dating guidelines Let me start off by saying I’m not an expert on this topic. What I write is my opinion. I am the mother of a gay son. By the time he came out to me, he was no longer living at home but I do like to think I would have treated him the same, gay or straight.

And that’s the point. Whatever dating guidelines a parent has for a straight, cisgender teen can be exactly the same for a gay or transgender teen. I was pretty liberal with my sons and I understand that not all parents feel as I did. I never had a rule that girls were not allowed in their room. I’m relatively certain that sex occurred in my house. My philosophy was that I’d rather them be somewhere safe if they were going to have sex than on some dark road in a car. I thought them respect and responsibility and also realized that sex was going to happen.

When my son came out, I was not comfortable with his visiting with a boyfriend and sleeping in the same room. I needed some time to get there and that was okay. My son totally understood. It wasn’t about a double standard for one of my two sons. It was about my adjusting my expectations and it didn’t take me long to get over that.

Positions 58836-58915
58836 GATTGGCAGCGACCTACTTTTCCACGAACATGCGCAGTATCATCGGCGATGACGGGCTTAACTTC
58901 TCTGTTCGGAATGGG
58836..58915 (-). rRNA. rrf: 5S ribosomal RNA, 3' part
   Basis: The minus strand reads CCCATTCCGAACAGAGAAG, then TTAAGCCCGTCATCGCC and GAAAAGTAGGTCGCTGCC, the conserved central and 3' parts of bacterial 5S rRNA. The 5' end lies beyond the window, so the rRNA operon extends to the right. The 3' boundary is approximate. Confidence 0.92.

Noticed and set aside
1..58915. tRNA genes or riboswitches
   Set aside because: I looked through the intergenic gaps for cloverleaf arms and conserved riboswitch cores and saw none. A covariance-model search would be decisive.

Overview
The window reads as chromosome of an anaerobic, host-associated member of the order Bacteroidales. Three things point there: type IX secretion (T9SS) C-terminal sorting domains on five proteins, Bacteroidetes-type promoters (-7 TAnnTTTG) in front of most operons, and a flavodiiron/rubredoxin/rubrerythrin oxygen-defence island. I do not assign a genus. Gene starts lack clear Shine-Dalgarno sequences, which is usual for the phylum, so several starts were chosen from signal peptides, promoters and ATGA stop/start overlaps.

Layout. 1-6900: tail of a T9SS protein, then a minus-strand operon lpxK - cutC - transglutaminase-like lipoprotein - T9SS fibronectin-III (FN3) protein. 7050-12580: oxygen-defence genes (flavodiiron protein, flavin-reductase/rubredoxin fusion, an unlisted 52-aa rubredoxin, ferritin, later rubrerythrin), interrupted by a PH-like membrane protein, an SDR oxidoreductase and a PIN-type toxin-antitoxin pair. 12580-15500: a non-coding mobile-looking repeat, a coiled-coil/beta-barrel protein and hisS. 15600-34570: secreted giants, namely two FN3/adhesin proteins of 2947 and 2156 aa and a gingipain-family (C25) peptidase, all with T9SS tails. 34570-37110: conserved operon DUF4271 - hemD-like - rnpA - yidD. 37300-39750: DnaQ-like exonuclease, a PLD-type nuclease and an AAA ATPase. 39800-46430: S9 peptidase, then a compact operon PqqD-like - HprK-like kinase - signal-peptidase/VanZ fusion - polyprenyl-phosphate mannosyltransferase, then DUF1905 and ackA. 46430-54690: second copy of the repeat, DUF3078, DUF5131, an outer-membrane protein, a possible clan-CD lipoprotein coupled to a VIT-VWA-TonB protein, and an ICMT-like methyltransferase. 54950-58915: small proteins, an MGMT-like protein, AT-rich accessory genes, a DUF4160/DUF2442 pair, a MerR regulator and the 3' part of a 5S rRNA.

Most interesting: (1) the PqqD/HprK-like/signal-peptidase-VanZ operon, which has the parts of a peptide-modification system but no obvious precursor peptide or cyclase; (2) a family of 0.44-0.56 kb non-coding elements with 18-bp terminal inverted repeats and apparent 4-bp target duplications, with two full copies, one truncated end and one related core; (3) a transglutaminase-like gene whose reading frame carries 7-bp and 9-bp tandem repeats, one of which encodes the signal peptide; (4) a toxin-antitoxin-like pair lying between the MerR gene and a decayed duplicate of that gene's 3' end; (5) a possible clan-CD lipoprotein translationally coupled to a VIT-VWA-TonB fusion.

Whatever your rules are for your teens or young adults, keep them the same for all your kids. If your straight kids aren’t allowed opposite sex people in their rooms with the door closed, even if just friends, then keep it the same for your same-sex attracted teen. If you set a specific age for one-on-one dating, keep it the same for all the kids. If you provide birth control for your straight kids, provide condoms for your gay sons.

A lot of us don’t like to think about our kids having sex. And when it comes to same-sex attracted kids, for many parents, it seems more than they can handle. So just ask yourself what you would do or say to a straight kid. Keep it equitable and fair.

Keep the lines of communication open. Your LGBTQ teen will feel equal if they are treated equally to their straight sisters and brothers.